Rated PG-13. Running time: 2 hr 31 min.
Our content rating (1-10): Violence -5; Language 3; Sex/Nudity 4
The publicity lavished on this blockbuster must have cost more than the average film (the Count Down Digital Clock sent to me by the studio now reads “0 Days, 0 Hours, 00 Min., 00 Sec.”), maybe even as much as the spectacular special effects. The result is an exciting, bumpy ride that scarcely gives you time to catch your breath before the next life-threatening crisis erupts. If you are looking for something that makes you forget your own troubles, this Dirty Dozen in Space Suits might do–but if you have sensitive ears, you’d better bring some earplugs, or plenty of aspirin. Nor is the 1967 Lee Marvin adventure film the only one referenced: there is the scene in which the traditional motor-mouthed Wise Guy straddles a nuclear weapon like the cowboy character in Dr. Strangelove; and there’s also references to Star Wars and The Right Stuff.
Bruce Willis plays the Lee Marvin-type character Harry S. Stamper, a hard-driving, tough talking head of an oil drilling firm. He can be so mean and volatile that when he finds his protégé A.J. Frost (Ben Affleck) in bed with daughter Grace, he takes after the would-be son-in-law with a shot gun–on an oil rig platform far out at sea. Yeah, sure. Ole Harry has the roughest, toughest, meanest, orneriest crew in the whole world, and only they can handle the job of digging an 800 foot hole in the Texas-sized astronaut hurtling toward Earth at 22,000 miles an hour. The poor government trainers and psychologists having to deal with this crew more than earn their money as they try to get them ready for the rigors of space in less than two weeks.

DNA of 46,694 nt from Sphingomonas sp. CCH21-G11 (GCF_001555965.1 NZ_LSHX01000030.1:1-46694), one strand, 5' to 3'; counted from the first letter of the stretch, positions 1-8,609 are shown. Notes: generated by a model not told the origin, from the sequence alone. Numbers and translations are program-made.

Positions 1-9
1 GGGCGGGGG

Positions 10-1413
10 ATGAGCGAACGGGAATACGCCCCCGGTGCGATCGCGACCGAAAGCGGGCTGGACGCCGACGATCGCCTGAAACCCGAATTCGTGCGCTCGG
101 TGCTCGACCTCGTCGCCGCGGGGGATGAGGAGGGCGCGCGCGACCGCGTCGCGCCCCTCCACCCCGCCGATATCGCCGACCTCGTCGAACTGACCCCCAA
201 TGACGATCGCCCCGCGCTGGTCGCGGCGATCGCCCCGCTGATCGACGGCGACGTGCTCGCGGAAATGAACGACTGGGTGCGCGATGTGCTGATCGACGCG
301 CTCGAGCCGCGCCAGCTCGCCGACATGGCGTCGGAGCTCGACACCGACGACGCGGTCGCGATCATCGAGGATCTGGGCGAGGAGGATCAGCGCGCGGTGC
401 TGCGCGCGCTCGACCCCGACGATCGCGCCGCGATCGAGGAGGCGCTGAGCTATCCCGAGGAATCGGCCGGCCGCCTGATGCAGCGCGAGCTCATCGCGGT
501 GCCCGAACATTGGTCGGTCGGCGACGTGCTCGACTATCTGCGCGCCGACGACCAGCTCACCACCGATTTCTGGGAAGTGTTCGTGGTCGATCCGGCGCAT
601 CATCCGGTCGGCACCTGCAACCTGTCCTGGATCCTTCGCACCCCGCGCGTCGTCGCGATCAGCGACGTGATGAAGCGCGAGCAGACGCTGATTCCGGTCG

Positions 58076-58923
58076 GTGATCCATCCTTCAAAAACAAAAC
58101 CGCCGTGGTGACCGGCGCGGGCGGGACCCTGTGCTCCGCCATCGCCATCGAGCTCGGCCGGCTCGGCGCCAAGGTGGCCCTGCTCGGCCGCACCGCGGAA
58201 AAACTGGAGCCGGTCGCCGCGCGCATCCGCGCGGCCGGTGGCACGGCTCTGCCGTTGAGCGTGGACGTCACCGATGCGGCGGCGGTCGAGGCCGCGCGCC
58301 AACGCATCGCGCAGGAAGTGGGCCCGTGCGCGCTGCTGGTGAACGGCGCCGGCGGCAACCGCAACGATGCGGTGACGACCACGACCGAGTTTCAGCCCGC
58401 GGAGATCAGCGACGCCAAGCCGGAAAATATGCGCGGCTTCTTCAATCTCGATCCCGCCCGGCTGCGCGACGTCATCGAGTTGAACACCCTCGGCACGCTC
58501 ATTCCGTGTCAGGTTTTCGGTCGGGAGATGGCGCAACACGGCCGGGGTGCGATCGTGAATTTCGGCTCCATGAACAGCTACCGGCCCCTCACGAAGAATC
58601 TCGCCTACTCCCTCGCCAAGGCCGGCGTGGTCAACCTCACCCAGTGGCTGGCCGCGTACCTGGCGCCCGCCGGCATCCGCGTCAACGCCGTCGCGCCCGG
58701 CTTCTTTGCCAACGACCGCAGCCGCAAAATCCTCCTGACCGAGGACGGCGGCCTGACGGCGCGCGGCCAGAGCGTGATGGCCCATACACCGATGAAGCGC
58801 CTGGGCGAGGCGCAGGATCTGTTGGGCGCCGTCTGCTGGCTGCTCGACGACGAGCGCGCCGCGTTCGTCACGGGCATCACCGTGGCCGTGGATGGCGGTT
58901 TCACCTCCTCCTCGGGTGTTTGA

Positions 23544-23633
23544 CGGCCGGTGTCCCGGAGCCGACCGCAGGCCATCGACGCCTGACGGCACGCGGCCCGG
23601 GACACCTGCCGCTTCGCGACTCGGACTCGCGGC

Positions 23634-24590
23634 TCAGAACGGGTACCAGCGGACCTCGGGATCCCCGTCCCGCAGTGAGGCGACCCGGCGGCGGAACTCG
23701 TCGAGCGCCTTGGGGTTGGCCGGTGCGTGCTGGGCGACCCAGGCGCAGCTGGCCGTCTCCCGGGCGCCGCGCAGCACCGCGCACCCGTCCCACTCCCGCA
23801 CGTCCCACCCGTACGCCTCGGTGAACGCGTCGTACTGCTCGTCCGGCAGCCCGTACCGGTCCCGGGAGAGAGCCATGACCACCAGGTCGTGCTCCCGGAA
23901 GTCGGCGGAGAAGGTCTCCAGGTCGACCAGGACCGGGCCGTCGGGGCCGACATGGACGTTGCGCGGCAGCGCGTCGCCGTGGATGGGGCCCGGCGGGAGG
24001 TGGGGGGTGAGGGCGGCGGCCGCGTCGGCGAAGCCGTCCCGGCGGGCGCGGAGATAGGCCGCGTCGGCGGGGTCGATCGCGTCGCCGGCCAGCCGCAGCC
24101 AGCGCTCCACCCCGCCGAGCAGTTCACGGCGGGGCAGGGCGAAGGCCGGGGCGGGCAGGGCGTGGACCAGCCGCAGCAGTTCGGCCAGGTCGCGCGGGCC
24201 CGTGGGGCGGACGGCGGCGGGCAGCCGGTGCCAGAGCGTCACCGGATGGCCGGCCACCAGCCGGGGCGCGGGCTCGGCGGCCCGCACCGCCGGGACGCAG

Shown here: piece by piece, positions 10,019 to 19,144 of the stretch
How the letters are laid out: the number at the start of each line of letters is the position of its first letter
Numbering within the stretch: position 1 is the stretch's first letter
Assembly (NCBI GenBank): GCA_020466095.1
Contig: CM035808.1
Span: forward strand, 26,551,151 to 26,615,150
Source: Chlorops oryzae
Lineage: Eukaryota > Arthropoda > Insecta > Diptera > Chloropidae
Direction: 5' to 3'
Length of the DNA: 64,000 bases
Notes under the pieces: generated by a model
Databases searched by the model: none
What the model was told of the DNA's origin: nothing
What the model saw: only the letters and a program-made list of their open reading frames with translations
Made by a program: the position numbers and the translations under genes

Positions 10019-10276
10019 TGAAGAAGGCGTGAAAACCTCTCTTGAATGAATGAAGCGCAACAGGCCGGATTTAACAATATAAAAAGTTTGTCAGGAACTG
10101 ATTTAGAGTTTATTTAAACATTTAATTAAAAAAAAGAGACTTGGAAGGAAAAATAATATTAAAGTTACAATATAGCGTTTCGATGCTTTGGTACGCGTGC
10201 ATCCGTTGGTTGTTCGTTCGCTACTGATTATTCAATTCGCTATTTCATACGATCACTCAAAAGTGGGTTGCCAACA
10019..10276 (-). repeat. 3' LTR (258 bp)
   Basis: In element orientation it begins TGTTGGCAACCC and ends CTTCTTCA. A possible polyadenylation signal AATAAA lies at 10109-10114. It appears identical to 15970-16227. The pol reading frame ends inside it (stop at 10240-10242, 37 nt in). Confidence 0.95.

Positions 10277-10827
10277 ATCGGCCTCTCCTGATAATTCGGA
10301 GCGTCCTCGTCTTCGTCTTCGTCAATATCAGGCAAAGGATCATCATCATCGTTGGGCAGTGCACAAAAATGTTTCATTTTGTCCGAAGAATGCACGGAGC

A.J. is placed in a second space shuttle and crew, NASA always doubling up any system. As we see, getting to the asteroid proves as dangerous as landing and drilling, so NASA’s redundancy is a good thing. The story of Harry’s relationship with A.J., Grace, and the crew is touching at times, but we can tell pretty well how it all will turn out. But the crisis a minute, frantic pace of the film gives you little time to think. And the sound volume is so loud that your ears feel like they are being assaulted! You just hold on to your seat and go with the bumpy ride.
A few thoughts, now that the ride is over: The title is a bit bothersome, reflecting Hollywood’s usual misreading of the Bible, especially of the Book of Revelation. In John’s scheme of things Armageddon (from the Hebrew “Megiddo” where several historic battles were fought) is the place of the final battle between the forces of good and evil at the end times, in no way applicable to a natural threat to humanity. Like most science fiction films, this one puts great store in technology and human ingenuity (and courage)–and yet, whether it is a pandering to popular piety or is a heart-felt notion, the writers temper this by having one character utter a brief prayer to God on several occasions. And he is the least likely person anyone would suspect to find a touch of piety, Harry S. Stamper. But in the end such films involve humans trying to prevent Armageddon, not bring it on as the promise of God’s goodness and power over evil. Never forget the the Apocalypse of John ends with the plea, “Come, Lord Jesus.”